Mormons and Idiosyncrasy

Now that Governor Romney is off the campaign trail — we don't do any columns of candidates on the trail — we can, without commenting on him or the part his church and faith played in his demise, do a retrospective on the Mormon-hate that blighted air waves, the internet, and some printed quotations while he was spotlit.

The locus classicus of the hate, one that has plenty of company, is the on-air MSNBC spewing by Lawrence O'Donnell, Jr., "pundit and actor," on the McLaughlin Group TV show. I quote: "Romney comes from a religion founded by a criminal who was anti-American, pro-slavery, and a rapist. And he comes from that lineage and says, 'I respect this religion fully.' . . . He's got to answer." The other religion that gets treated that way with impunity is Islam. O'Donnell was not treated with total impunity; he was knuckle-rapped with a feather-duster suspension. That could change by the time you read this, but for now the remark was not treated with the seriousness that an anti-black or anti-Semitic comment by the merest sportswriter would elicit.

One needs hold no brief for (or against) the Latter-day-Saints or the Muslims and their founders to find occasion to ask what went wrong, what goes wrong, when in a United States where so many good things are happening on the inter-religious, racial, ethnic, and gender front, this underground of "anti"s so frequently emerges. I've had numerous Latter-Day-Saint Ph.D. students, know some leaders, have spoken at some of their scholarly gatherings, have learned and taught much about their history, and can't find anyone who can find something that would rule out a Mormon as Mormon from being Chief Executive. (Curiously, the issue did not even come up, so far as I can remember, when Mitt Romney's father ran for President in a generation that putatively was more prejudiced than our enlightened generation is.)

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Let the O'Donnells rant on as they present their bill of particulars: The Mormons have secrets. So do the Masons, who met lethal prejudice one hundred and fifty years ago, but get a free ride now along with your friendly neighborhood fraternities and sororities. Mormons are too clubby and do favors for each other. So are the Notre Dame (or any other strong college of your choice) grads. Or they are too successful. That's not a blight elsewhere in capitalist America. Finally: their founding story is really weird.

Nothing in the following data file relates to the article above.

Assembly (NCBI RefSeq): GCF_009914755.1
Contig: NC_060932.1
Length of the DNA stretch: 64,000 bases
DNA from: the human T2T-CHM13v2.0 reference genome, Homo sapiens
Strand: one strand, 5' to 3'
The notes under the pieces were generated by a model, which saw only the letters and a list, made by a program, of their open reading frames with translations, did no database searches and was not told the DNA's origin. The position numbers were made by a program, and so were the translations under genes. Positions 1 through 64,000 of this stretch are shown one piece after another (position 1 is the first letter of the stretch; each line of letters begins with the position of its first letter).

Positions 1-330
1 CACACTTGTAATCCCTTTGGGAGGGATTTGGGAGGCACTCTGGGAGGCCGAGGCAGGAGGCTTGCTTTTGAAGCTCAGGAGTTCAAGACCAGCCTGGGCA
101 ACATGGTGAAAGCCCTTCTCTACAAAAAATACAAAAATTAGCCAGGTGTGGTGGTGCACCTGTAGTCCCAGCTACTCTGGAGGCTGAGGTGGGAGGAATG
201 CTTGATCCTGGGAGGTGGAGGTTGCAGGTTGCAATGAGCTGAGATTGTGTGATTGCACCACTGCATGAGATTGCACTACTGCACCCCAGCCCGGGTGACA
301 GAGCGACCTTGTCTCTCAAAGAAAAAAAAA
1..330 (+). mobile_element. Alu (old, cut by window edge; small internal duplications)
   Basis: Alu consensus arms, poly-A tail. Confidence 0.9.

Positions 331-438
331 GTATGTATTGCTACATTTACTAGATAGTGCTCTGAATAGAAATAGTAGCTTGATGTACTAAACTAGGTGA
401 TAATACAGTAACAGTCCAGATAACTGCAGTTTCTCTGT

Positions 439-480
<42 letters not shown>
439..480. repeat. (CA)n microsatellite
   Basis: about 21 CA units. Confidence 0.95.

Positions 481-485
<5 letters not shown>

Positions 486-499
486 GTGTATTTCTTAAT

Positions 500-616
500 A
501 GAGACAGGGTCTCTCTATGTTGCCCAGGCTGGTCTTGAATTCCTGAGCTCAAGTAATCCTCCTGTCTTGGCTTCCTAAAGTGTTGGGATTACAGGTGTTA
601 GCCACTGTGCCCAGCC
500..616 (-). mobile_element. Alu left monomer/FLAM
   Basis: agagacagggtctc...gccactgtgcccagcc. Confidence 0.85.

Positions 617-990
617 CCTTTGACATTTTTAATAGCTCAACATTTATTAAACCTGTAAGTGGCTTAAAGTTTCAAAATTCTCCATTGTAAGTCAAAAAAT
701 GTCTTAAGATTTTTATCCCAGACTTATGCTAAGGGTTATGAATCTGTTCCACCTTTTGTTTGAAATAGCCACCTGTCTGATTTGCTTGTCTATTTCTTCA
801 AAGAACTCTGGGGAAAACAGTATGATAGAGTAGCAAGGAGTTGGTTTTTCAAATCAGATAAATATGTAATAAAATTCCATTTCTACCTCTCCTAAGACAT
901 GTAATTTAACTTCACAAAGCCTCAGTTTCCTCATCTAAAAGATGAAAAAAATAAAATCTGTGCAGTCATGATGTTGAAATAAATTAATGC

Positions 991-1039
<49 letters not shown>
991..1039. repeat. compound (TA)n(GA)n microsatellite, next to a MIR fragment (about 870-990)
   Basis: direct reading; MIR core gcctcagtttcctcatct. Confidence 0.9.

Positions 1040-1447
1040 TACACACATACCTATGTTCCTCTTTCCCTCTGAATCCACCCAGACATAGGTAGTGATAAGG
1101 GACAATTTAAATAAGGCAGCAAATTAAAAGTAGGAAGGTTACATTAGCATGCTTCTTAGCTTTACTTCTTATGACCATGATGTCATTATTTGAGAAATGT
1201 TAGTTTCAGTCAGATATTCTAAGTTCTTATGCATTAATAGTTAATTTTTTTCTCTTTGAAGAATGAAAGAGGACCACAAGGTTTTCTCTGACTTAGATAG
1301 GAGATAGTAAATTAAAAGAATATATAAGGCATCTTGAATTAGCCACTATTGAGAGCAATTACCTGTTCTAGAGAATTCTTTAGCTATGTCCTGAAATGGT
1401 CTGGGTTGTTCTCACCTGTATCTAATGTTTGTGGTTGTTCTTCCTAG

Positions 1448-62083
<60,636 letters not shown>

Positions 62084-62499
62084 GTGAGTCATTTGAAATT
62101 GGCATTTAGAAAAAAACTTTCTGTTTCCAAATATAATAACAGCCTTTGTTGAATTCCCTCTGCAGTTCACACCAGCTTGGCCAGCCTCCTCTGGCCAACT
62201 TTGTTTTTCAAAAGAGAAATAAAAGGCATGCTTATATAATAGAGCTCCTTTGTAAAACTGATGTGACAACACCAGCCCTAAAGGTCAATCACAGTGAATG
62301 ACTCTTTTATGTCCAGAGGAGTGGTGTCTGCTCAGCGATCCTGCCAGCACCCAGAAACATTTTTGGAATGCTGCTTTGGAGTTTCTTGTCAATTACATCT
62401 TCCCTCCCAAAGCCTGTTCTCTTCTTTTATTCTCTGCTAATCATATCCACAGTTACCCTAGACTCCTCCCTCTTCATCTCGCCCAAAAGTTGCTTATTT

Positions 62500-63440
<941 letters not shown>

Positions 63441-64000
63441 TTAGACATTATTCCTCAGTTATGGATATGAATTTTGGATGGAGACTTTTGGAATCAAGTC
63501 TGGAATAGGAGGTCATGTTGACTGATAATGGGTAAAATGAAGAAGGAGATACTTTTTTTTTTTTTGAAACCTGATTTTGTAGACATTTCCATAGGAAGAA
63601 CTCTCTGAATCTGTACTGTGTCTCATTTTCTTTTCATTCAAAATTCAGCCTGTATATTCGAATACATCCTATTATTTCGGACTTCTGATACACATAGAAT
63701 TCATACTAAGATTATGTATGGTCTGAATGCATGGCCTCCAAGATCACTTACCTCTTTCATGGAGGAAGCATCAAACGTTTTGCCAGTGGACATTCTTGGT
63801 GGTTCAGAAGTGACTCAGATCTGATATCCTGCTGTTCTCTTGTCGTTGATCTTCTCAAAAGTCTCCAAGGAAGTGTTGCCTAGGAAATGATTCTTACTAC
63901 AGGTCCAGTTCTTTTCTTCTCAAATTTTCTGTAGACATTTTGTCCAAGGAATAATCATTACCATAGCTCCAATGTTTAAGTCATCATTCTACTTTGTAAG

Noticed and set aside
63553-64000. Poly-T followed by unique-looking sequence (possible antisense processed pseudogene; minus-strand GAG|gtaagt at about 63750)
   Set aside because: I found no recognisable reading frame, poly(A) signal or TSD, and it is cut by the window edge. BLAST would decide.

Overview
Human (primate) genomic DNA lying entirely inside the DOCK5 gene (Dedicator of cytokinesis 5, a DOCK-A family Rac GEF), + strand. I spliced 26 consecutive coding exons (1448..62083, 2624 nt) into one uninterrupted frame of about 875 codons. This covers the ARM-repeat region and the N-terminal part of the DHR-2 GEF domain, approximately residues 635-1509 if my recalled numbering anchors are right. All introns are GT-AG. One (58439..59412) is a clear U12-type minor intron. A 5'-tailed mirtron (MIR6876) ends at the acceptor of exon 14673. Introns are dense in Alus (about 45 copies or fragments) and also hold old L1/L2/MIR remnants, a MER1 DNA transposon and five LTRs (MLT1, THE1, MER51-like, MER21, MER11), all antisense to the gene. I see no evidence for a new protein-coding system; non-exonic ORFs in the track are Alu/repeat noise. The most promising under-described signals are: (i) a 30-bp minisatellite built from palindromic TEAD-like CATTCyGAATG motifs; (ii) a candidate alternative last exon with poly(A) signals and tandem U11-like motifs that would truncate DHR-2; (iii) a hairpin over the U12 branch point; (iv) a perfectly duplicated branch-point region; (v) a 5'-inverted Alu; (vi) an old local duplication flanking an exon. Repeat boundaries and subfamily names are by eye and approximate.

Let's stop right there: I like to quote George Santayana, who wrote that "every living and healthy religion has a marked idiosyncrasy. Its power consists in its special and surprising message. . ." One notices: Every religion looks "idiosyncratic" and its stories are "surprising" to all others. We Christians and Jews are empowered, motivated, and—hey! I'm a Christian!—are "saved" by those stories and messages. We spend decades and energies helping fellow-citizens and ourselves live creatively with people who, again in Santayana's terms, propound "another world to live in."

Taking testimony about the evils of Mormonism by ex-Mormons is likely to be as objective as it is if it comes against Catholicism by ex-Catholics. Were it our calling, we could find profound fault with many policies and actions of some Latter-Day-Saints or members and leaders of other faiths. My own company, that of historians, is in the business of telling stories about others' stories. No one is to be uncritical, where there is often much to criticize. But criticism is one thing; hate-speech and untruths are another.


Martin E. Marty's biography, current projects, upcoming events, publications, and contact information can be found at

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